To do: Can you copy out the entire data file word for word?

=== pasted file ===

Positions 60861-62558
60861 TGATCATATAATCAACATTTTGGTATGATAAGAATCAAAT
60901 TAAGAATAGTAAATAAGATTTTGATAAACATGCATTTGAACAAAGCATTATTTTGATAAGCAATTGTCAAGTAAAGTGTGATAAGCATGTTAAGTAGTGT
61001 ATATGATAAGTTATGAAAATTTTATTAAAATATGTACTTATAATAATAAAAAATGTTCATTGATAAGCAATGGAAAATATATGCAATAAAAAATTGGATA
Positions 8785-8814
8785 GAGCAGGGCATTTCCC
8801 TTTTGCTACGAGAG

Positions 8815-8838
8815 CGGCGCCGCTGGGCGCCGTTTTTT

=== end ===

Positions 60861-62558
60861 TGATCATATAATCAACATTTTGGTATGATAAGAATCAAAT
60901 TAAGAATAGTAAATAAGATTTTGATAAACATGCATTTGAACAAAGCATTATTTTGATAAGCAATTGTCAAGTAAAGTGTGATAAGCATGTTAAGTAGTGT
61001 ATATGATAAGTTATGAAAATTTTATTAAAATATGTACTTATAATAATAAAAAATGTTCATTGATAAGCAATGGAAAATATATGCAATAAAAAATTGGATA
Positions 8785-8814
8785 GAGCAGGGCATTTCCC
8801 TTTTGCTACGAGAG

Positions 8815-8838
8815 CGGCGCCGCTGGGCGCCGTTTTTT